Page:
Is the ‘Take Back Our Border’ Convoy a Government Psyop?

News & Politics

Something strange is happening with the “Take Back Our Border” convoy that left Virginia on Monday heading for Eagle Pass, Texas. There’s been an online effort to portray the convoy as a trap by the federal government, citing January 6 in postings about it.

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“I have 3 former associates doing lengthy prison sentences because of the J6 setup,” one person wrote in the Telegram channel for the Texas contingent of the convoy. “I know first hand, even if they don’t have charges they can pin on you, they will make some up.” 

That could be one reason that the turnout for the convoy has been far less than expected despite the organizers having raised $138,000.

Regardless, the convoy is now in Texas and is likely to pick up a lot more participants going forward.

Business Insider:

An itinerary shared on the group’s website states that the convoy was due to set out from Virginia on Monday, splitting into two groups aiming to pass through different border states before reaching Texas.

“The goal is simple — to shed light on the obvious dangers posed by wide open Southern borders,” said a press release from the group shared by Fox News.

The group has had widespread media coverage, quickly growing its following on Telegram from around 1,000 over the weekend to more than 3,000 as of Tuesday — and raking in donations in the process.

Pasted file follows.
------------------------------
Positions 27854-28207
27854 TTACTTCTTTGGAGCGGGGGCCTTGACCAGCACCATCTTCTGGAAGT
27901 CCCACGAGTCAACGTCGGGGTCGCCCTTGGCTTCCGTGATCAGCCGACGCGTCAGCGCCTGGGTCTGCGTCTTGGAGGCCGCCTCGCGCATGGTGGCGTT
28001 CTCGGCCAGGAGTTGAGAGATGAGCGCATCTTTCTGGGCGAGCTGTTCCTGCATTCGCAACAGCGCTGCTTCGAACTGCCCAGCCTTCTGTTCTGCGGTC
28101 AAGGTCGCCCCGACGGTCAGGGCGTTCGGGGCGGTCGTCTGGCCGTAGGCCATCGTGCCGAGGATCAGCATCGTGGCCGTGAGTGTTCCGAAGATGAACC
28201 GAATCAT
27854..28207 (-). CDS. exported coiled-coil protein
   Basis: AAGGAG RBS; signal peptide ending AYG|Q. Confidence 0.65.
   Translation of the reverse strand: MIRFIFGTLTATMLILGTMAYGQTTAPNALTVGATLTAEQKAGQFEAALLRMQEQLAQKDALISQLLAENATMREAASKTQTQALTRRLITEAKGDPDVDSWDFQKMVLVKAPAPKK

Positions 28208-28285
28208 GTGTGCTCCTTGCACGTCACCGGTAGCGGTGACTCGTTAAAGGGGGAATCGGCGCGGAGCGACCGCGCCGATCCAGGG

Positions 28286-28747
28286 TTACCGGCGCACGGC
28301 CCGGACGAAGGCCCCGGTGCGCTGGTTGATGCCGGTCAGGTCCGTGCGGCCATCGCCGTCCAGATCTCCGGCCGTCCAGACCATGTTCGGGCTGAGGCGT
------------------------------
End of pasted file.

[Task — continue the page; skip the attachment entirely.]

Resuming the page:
“We’re not going to blockade,” an organizer said in a Sunday video address. “We don’t want to cause any problems for law enforcement or the National Guard… we don’t want to put anyone in danger.”

Naturally, the left is wetting its pants over the convoy, despite its numerous statements about a desire to peacefully protest. That doesn’t seem to matter to some radical-left groups. The League of United Latin American Citizens (LULAC) issued its second-ever “National Alert” warning of possible violence.

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“When you incite people like that, and you make them angry, they lose their head,” LULAC National Vice President for the Southwest Ray Mancera said. “That’s the same thing that happened with this guy that came over from Dallas to El Paso to shoot. He came down hunting for Mexicans. We have not forgotten El Paso.”

“Hunting for Mexicans”? Good lord, what a hysteric. 

One of the group’s organizers, Scotty Saks, also distanced the project from the high-tension border rows playing out between Texan and federal authorities. “We’re not really focused on that,” he told Vice News.

“We are not making a call to arms … We are here to peacefully protest under our 1st Amendment right and pray!” one of the group’s Telegram posts read.

This doesn’t sound like a government psyop, a setup, or a trap of any kind. But it’s obvious that some people would prefer that the convoy not become very important in the PR war on the border. I wouldn’t rule out leftist hooligans trying to tamp down enthusiasm for the convoy or right-wingers who would prefer violent confrontation.

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